Poetical Refugee (2000)

  |  Drama


Poetical Refugee (2000) Poster

A young illegal immigrant from Tunisia tries to survive in the world of Paris miseries.


7/10
776

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13 September 2001 | screamer-13
7
| bear with it and be rewarded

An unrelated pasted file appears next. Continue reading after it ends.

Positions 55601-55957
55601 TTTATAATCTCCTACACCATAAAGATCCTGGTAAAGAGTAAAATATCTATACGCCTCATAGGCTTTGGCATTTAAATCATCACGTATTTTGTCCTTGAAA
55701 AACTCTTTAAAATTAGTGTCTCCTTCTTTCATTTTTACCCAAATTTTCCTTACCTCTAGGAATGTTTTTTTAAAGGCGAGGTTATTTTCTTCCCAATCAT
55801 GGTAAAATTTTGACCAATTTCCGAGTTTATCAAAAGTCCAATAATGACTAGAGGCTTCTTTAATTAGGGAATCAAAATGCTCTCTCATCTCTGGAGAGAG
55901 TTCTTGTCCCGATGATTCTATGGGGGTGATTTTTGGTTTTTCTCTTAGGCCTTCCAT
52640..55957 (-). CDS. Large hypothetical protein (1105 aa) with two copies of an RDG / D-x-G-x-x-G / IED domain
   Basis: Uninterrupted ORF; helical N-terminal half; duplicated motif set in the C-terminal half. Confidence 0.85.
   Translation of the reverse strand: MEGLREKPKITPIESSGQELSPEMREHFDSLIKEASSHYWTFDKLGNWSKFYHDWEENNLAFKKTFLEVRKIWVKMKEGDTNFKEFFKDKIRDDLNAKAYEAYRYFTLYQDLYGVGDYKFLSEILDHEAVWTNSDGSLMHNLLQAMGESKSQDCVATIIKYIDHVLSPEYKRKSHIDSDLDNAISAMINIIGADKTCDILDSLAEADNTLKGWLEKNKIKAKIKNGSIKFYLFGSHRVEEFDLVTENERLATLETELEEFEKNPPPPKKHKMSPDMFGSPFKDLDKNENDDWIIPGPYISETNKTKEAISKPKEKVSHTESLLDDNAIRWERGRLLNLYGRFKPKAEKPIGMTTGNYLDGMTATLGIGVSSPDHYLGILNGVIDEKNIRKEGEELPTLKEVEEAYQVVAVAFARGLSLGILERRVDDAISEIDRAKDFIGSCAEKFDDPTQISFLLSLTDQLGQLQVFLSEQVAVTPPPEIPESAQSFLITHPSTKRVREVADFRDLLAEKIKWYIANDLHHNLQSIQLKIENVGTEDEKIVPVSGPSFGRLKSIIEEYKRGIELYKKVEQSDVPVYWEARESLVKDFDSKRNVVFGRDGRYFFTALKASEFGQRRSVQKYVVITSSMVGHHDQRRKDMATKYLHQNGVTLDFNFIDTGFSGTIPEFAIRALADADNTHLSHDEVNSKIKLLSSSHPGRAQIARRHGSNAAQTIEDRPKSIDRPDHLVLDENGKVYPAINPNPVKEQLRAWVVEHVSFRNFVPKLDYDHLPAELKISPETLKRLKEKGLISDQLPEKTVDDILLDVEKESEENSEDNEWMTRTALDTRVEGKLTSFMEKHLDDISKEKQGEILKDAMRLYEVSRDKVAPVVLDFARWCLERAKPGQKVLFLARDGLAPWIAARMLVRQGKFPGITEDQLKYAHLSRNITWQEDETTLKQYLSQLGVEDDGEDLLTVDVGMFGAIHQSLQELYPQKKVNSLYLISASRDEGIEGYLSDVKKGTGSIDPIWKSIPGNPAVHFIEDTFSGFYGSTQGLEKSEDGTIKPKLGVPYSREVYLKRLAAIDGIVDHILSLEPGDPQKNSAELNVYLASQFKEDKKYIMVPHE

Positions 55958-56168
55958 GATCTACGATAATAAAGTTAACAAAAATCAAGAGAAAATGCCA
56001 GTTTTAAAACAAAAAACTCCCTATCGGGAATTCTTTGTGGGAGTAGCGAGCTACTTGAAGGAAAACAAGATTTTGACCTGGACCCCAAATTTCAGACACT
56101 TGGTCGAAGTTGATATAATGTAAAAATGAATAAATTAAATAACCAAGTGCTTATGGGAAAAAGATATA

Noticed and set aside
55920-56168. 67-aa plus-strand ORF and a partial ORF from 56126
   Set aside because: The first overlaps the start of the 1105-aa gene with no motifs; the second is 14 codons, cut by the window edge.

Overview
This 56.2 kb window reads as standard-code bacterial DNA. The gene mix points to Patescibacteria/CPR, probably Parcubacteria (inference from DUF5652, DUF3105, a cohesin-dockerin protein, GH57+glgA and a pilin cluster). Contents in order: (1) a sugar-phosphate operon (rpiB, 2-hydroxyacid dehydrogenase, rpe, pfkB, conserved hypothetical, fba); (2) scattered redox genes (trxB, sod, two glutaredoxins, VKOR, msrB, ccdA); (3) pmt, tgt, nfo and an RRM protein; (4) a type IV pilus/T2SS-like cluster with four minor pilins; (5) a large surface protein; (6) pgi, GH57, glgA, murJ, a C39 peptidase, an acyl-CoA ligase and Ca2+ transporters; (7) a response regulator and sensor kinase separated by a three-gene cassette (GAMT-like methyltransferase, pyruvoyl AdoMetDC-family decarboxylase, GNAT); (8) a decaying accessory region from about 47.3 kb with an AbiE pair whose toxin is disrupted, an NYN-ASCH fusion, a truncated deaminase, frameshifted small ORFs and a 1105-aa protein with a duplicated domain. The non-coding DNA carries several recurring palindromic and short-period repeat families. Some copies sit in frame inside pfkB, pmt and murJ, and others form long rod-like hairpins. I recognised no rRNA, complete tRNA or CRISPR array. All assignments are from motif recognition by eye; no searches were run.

How come so few people have seen this film? It is good. Not brilliant, but definitely good, and if I had gone for an epic bathroom break about halfway through the film and returned in time for the end, I would have given it a 10. The theme of the film is the life of North African immigrants living in France, and its main protagonist is Jallel (Sami Bouajila), a young Tunisian man who has entered France as a stowaway and manages to blag his way to a temporary visa by telling customs he is a political refugee from Algeria. Jallel is a sympathetic and kind-hearted person, an all-round nice guy and a very good main character for the film. We follow him as he tries to find work and stay alive in a society which largely rejects him because he is an illegal immigrant with no papers. He manages to find friends and shelter amongst the immigrant community of Paris, and once he has a steady source of income, illegally selling fruit in the subway, he proceeds to embark on a rollercoaster ride of emotion with some of the women he meets in his little world. The first half of the film is upbeat and a joy to watch. Then there is a huge turning point about halfway through, after which the film becomes rather stale and boring. This is partly due to Elodie Bouchez's performance as a needy and stress-inducing young girl who is a few sandwiches short of a picnic. This is undoubtably an amazing, award-worthy performance, but this film really does not benefit from it. In an instant we are thrown from a relaxed, happy state, into a headachey pit of despair. This is when it's worthwhile taking the aforementioned bathroom break. However, things get much better in the last half-hour, when Bouchez's character becomes happier and more involved with those around her, and we get another joyful song and dance routine. The very end of the film is a bit sad, as we look back on Jallel's time in France and can't help feeling for him - he was such a nice guy, and deserved a better life, but the only mistakes he made were being kind, caring, and supportive of his friends. Despite the boring/painful spell in the third quarter, the film is very good and well worth watching. The French might be quite hard to keep up with if you are not fluent in the language, but that's what subtitles are for.

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